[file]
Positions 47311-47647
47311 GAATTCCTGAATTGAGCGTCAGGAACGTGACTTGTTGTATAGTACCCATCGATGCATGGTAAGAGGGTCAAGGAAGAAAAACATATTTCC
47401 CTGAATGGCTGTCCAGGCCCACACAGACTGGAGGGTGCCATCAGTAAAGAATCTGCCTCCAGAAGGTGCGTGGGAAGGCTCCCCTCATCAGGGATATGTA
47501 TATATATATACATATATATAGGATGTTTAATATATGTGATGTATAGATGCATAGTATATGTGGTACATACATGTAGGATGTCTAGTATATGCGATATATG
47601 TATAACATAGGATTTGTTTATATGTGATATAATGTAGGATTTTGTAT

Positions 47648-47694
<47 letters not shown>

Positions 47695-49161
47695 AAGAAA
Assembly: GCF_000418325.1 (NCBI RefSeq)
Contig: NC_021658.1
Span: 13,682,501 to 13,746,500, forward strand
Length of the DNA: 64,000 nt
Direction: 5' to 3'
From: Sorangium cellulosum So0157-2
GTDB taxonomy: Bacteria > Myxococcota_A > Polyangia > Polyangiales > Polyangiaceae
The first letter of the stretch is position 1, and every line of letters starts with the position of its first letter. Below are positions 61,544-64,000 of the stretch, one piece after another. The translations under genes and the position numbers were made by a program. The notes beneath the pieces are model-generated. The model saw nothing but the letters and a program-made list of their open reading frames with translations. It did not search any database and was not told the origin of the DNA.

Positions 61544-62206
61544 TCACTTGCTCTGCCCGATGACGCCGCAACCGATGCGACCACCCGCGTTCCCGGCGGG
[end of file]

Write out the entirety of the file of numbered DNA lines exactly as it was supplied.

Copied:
Positions 47311-47647
47311 GAATTCCTGAATTGAGCGTCAGGAACGTGACTTGTTGTATAGTACCCATCGATGCATGGTAAGAGGGTCAAGGAAGAAAAACATATTTCC
47401 CTGAATGGCTGTCCAGGCCCACACAGACTGGAGGGTGCCATCAGTAAAGAATCTGCCTCCAGAAGGTGCGTGGGAAGGCTCCCCTCATCAGGGATATGTA
47501 TATATATATACATATATATAGGATGTTTAATATATGTGATGTATAGATGCATAGTATATGTGGTACATACATGTAGGATGTCTAGTATATGCGATATATG
47601 TATAACATAGGATTTGTTTATATGTGATATAATGTAGGATTTTGTAT

Positions 47648-47694
<47 letters not shown>

Positions 47695-49161
47695 AAGAAA
Assembly: GCF_000418325.1 (NCBI RefSeq)
Contig: NC_021658.1
Span: 13,682,501 to 13,746,500, forward strand
Length of the DNA: 64,000 nt
Direction: 5' to 3'
From: Sorangium cellulosum So0157-2
GTDB taxonomy: Bacteria > Myxococcota_A > Polyangia > Polyangiales > Polyangiaceae
The first letter of the stretch is position 1, and every line of letters starts with the position of its first letter. Below are positions 61,544-64,000 of the stretch, one piece after another. The translations under genes and the position numbers were made by a program. The notes beneath the pieces are model-generated. The model saw nothing but the letters and a program-made list of their open reading frames with translations. It did not search any database and was not told the origin of the DNA.

Positions 61544-62206
61544 TCACTTGCTCTGCCCGATGACGCCGCAACCGATGCGACCACCCGCGTTCCCGGCGGG